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Singapore raises spending, retirement benefits in budget plan

Singapore unveiled a budget on Monday that contains higher retirement benefits, larger infrastructure spending and corporate tax rebates amid speculation early elections will be called this year.

The budget for the year starting April 1 comes out at a time the outlook for economic growth this year is tepid due to an uneven global recovery, while inflation is expected to ease to close to zero.

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"The current global environment is not, however, just a temporary challenge," said Deputy Prime Minister and Finance Minister Tharman Shanmugaratnam in his budget speech.

"We may see prolonged, sluggish growth in the advanced world, as well as continued consolidation in China's growth as it reforms and rebalances its economy," he said.

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Singapore expects its economy to grow between 2 to 4 percent in 2015,compared with 2.9 percent in 2014.

The budget for fiscal 2015/2016 in effect increases forced savings for retirement by raising the ceiling on how much of a citizen's or permanent resident's income is subject to deductions for the state provident fund to S$6,000 ($4,406) a month from January 2016, from S$5,000. Also, the pension scheme will pay higher interest rates for older workers.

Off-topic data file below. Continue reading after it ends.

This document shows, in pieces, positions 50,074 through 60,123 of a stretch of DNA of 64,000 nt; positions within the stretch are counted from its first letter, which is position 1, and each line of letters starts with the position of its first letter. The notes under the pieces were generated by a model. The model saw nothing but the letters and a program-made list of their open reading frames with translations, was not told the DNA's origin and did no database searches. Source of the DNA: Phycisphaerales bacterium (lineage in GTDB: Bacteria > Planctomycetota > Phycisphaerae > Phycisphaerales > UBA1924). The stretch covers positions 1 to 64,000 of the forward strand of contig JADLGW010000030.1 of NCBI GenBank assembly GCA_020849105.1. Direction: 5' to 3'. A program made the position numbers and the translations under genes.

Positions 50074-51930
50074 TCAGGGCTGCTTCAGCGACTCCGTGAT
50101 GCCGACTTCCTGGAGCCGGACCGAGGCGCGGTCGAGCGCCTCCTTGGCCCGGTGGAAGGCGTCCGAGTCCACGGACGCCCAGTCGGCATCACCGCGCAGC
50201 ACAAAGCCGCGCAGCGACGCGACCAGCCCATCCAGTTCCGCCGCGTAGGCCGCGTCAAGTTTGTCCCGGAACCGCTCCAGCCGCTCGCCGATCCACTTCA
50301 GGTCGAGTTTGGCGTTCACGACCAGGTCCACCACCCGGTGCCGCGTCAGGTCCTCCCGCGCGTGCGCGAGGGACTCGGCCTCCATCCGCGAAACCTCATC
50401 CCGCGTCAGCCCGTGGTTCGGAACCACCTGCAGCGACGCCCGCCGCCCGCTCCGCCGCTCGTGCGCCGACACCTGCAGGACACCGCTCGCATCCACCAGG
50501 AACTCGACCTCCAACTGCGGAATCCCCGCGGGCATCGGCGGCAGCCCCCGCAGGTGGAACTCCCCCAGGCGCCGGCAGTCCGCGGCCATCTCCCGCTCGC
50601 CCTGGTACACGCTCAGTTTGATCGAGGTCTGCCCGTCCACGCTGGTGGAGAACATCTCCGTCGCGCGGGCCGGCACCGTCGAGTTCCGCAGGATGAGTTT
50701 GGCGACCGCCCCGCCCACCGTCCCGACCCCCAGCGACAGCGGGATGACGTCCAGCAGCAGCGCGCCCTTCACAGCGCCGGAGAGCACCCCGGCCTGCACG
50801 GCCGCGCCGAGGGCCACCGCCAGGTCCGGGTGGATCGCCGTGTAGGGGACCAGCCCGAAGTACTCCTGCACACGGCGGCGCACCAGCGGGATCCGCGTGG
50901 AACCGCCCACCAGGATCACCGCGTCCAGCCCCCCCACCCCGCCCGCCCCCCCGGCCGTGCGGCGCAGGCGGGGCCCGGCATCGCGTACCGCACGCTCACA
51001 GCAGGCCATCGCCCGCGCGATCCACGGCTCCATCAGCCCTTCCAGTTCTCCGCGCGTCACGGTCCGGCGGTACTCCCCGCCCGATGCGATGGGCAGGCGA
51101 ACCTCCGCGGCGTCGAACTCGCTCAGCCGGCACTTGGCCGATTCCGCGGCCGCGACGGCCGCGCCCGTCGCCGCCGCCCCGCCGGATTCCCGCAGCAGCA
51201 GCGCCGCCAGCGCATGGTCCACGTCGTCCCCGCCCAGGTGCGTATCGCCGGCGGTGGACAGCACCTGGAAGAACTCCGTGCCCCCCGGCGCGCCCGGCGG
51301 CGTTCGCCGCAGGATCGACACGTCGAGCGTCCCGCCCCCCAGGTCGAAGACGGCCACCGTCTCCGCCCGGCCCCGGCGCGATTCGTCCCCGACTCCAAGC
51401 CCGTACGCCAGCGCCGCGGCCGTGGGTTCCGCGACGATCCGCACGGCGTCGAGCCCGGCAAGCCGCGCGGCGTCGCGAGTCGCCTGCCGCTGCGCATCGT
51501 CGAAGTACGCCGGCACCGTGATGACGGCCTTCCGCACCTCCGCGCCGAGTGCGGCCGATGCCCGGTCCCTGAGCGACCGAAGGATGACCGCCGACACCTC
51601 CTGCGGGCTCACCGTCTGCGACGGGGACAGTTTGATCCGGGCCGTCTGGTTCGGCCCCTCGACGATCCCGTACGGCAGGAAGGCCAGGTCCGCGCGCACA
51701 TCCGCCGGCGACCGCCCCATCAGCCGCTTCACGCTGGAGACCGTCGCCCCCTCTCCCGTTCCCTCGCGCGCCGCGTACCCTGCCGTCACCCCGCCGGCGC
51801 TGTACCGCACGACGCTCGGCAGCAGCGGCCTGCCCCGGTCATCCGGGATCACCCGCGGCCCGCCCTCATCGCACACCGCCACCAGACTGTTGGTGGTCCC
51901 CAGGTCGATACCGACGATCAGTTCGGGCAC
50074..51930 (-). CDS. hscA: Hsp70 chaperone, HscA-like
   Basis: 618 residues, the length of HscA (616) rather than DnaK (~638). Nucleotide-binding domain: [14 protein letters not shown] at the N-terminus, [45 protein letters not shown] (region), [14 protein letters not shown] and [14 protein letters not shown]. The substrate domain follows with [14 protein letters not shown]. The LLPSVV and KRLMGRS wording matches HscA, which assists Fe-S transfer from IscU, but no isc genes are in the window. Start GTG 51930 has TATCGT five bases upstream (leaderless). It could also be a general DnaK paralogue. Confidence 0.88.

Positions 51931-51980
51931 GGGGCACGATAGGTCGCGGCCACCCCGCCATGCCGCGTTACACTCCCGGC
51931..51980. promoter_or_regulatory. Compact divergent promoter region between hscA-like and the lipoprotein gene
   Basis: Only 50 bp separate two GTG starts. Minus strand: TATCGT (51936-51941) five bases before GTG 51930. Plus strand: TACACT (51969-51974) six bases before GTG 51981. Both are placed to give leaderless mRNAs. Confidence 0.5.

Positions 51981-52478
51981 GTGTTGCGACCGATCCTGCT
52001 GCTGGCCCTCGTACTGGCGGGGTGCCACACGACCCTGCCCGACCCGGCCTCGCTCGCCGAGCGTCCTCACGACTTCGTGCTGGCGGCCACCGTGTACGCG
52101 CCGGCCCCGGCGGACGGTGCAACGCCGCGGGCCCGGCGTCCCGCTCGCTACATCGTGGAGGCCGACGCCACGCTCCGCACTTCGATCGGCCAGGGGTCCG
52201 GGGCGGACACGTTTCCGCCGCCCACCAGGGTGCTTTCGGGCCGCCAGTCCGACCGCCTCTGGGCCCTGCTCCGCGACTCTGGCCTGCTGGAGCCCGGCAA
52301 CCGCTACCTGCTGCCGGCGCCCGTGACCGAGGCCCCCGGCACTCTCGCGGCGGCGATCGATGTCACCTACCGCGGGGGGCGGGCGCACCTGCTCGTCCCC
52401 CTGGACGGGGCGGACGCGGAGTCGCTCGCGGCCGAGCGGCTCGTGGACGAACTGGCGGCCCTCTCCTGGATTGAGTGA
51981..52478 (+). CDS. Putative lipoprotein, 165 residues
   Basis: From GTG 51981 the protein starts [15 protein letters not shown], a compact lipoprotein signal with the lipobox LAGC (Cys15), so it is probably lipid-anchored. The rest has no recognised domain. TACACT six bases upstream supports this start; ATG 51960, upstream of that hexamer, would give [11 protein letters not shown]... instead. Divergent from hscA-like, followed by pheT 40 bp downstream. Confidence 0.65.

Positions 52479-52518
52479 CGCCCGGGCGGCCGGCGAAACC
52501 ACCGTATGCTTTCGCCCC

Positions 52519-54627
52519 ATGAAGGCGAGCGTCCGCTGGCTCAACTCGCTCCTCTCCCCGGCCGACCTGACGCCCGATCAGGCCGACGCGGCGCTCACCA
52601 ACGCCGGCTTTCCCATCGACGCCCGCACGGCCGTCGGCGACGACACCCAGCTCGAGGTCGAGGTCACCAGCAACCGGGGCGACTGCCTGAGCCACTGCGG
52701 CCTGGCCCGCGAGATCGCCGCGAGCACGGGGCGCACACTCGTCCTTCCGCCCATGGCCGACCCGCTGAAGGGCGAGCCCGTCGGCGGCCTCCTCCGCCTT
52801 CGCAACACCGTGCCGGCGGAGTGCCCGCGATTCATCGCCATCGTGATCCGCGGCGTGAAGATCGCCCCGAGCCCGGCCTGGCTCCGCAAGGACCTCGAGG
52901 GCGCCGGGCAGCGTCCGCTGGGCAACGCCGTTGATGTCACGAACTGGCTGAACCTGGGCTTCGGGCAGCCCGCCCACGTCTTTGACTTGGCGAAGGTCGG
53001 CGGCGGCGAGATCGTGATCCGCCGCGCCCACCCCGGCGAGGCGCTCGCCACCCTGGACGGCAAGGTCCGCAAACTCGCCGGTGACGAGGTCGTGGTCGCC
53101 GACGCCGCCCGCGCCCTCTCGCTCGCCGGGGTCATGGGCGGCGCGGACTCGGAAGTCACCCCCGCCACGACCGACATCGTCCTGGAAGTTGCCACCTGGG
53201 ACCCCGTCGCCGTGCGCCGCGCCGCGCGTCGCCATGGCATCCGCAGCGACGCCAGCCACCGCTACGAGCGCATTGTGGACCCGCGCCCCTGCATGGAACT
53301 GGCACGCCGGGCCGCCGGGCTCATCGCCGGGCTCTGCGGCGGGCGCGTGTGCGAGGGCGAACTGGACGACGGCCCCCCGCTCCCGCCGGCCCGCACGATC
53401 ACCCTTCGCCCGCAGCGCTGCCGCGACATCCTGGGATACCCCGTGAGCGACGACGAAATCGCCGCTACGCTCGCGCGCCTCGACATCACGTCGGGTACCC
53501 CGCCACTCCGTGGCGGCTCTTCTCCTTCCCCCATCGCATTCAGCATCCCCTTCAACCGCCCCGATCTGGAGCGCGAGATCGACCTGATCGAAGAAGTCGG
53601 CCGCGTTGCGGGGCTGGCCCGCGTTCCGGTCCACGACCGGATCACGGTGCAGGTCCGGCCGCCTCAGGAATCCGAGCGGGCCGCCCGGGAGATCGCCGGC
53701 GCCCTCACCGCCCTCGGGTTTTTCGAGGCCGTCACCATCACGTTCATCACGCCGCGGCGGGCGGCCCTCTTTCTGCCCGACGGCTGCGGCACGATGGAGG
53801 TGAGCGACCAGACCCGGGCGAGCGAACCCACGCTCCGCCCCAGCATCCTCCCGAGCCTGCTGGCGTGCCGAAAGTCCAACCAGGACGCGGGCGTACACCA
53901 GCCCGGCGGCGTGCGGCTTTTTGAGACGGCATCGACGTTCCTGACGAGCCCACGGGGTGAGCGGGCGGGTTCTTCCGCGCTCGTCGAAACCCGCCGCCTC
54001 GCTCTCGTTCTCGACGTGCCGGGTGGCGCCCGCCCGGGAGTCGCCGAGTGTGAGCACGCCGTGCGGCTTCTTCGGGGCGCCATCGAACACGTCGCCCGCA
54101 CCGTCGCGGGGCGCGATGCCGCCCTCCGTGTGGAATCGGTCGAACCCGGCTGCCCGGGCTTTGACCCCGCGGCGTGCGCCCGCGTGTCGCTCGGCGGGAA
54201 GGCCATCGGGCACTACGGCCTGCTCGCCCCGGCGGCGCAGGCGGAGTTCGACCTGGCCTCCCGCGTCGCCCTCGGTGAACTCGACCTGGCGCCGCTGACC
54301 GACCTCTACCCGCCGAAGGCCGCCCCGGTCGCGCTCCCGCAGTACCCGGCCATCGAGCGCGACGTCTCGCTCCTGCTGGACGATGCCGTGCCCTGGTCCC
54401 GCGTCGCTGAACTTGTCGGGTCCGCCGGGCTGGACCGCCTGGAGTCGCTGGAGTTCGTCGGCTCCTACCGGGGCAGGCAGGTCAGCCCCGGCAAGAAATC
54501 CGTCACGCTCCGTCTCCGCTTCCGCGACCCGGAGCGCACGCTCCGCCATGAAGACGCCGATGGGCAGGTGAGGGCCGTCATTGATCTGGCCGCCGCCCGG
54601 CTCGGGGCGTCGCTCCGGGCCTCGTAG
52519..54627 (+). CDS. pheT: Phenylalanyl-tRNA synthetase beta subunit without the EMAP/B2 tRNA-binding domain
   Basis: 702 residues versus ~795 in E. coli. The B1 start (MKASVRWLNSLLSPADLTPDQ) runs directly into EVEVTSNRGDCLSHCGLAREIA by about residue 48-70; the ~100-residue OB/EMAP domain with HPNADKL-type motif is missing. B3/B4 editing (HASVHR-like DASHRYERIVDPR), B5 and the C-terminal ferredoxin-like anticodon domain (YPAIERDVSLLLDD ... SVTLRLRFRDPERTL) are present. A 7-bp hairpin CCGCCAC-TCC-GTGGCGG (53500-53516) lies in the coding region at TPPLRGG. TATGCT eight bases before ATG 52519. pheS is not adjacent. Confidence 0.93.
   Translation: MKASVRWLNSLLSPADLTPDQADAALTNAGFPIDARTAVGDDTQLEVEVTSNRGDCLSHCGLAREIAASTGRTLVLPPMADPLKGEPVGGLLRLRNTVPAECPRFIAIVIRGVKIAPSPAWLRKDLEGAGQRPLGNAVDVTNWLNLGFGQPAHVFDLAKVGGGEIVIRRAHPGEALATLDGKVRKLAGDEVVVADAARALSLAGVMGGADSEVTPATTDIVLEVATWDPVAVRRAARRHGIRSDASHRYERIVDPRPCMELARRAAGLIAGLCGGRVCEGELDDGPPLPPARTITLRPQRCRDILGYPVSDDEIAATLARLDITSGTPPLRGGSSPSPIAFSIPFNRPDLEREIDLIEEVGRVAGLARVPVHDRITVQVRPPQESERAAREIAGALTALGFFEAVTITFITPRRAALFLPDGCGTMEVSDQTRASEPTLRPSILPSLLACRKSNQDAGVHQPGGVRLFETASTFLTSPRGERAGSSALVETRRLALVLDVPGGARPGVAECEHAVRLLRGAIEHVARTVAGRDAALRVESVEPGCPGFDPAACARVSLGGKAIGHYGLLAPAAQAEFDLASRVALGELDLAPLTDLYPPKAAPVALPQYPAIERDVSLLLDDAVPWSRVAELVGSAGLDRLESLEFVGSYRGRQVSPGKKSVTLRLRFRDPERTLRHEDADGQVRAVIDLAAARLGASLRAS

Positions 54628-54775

It also extended a wage credit scheme, which subsidies wage increases for lower-salaried workers.

Tharman said development expenditure will increase to about S$20 billion or 4.8 percent of gross domestic product in the coming fiscal year and grow further to about S$30 billion or 6 percent of GDP by the end of the decade.

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The investments include a new terminal at Changi Airport and development of Tuas seaport.

Growth Clusters Seen

In line with government efforts to lift productivity and cut dependence on foreign workers - whose big numbers have made citizens unhappy - Singapore no longer courts multinational companies that want to employ many low-cost employees.

But it is eager to attract more companies for cutting-edge production and outlined future growth clusters. These include advanced manufacturing, aided by new technologies such as advanced robotics, applied health sciences such as developing new medical devices, and logistics and aerospace.

Singapore also said it will defer this year's round of announced levy increases for foreign workers.

"Let me affirm unequivocally that while we are adjusting the pace of our foreign worker measures, we are not changing direction," Tharman said. "It remains crucial for Singapore that we restructure towards reducing our reliance on manpower, and find new and more innovative ways to do business."

The People's Action Party (PAP), which has ruled the city-state since independence in 1965, is credited with transforming it from colonial outpost into a global business hub.

But in the last election in May 2011, the party's share of the vote slipped to 60 percent from 67 percent in the previous poll, as there was unhappiness over high living costs and Singapore's growing wealth gap.

The next election can wait until January 2017. But there is speculation it will be called soon after Singapore celebrates its 50th anniversary of independence in August.